Postmodernism is difficult to define, whether as a word or a movement. In his new book, Leithart suggests it is simply a generalization we have to live with, that it is the defining rubric through which people now view the world. This is true for postmodernists and anti-postmodernists alike, postmodernism having assumed the role of "spirit of the age." Leithart explores this phenomenon using the book of Ecclesiastes as a guide. He demonstrates how Solomon anticipated many key postmodern concerns, and attempts to draw a balance between those who promote and those who demonize postmodernism.
"Classic Leithart: learned, witty, and readable, Solomon Among the Postmoderns guides us toward a sympathetic and faithful engagement with our critical, protean, and vaporous times."
—R. R. Reno, Creighton University
"Here is a vivacious account of postmodern culture from a true Renaissance man. With characteristic verve, Leithart deftly narrates the postmodern critique of modernity—without the typical fixation on epistemology and questions of knowledge. But the story doesn't end on the postmodern bandwagon; rather, Leithart pushes further to show that the postmodern critique of idolatry still fails to yield wisdom. In the wake of Derrida and Foucault, we still find ourselves waiting not for Godot or St. Benedict, but Solomon. Amidst the ruins of modernity, this book is an invitation to feast in the temple."—James K. A. Smith, associate professor of philosophy, Calvin College and author of Who's Afraid of Postmodernism? Taking Derrida, Lyotard and Foucault to Church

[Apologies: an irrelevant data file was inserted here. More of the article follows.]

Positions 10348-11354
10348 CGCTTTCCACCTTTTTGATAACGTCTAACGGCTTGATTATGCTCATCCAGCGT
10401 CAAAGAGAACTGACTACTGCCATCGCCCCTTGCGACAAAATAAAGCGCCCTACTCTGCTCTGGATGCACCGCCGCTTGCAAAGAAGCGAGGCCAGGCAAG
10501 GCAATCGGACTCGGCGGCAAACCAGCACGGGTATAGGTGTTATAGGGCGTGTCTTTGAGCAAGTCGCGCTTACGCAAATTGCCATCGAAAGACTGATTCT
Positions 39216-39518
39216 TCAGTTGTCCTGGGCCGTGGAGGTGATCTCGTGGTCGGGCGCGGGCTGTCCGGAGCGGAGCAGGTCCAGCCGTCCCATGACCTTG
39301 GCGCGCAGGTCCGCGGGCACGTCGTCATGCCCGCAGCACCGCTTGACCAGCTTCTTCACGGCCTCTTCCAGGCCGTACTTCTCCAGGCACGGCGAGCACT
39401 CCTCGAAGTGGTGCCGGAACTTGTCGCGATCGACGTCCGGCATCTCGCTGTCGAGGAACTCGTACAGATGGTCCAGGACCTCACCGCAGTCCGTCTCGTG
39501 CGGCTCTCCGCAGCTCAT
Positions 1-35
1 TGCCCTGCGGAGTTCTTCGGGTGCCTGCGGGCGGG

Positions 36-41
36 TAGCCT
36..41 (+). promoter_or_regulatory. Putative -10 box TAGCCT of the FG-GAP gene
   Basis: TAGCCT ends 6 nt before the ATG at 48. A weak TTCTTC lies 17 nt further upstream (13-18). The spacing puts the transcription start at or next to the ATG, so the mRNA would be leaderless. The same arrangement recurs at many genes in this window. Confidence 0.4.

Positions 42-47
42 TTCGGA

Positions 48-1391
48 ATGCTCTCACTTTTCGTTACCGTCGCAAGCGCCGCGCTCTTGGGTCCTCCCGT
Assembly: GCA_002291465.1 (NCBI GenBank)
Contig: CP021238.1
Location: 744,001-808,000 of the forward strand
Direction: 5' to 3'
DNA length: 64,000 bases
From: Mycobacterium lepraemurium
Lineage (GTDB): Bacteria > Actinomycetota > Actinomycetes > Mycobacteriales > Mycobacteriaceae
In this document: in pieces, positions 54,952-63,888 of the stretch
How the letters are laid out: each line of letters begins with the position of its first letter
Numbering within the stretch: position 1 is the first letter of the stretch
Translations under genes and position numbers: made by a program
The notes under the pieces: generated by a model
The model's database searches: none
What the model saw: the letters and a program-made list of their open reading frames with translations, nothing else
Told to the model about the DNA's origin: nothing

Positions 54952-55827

"Peter Leithart's Solomon among the Postmoderns is welcome evidence of a maturing evaluation of postmodernism in Christian circles that neither lionizes nor demonizes. Engaging in conversation rather than caricature, the author takes his interlocutors seriously precisely because he is so confident in the power of the biblical narrative to pull down all of our towers of Babel, whatever we call them. For those weary of wholesale denunciations or wholesale endorsements of postmodernism, this patient, well-informed and well-written essay in godly wisdom will illumine and inspire."
—Michael Horton, Westminster Seminary
Review by C. Hollis Crossman
C. Hollis Crossman used to be a child. Now he's a husband and father who loves church, good food, and weird stuff. He might be a mythical creature, but he's definitely not a centaur. Read more of his reviews here
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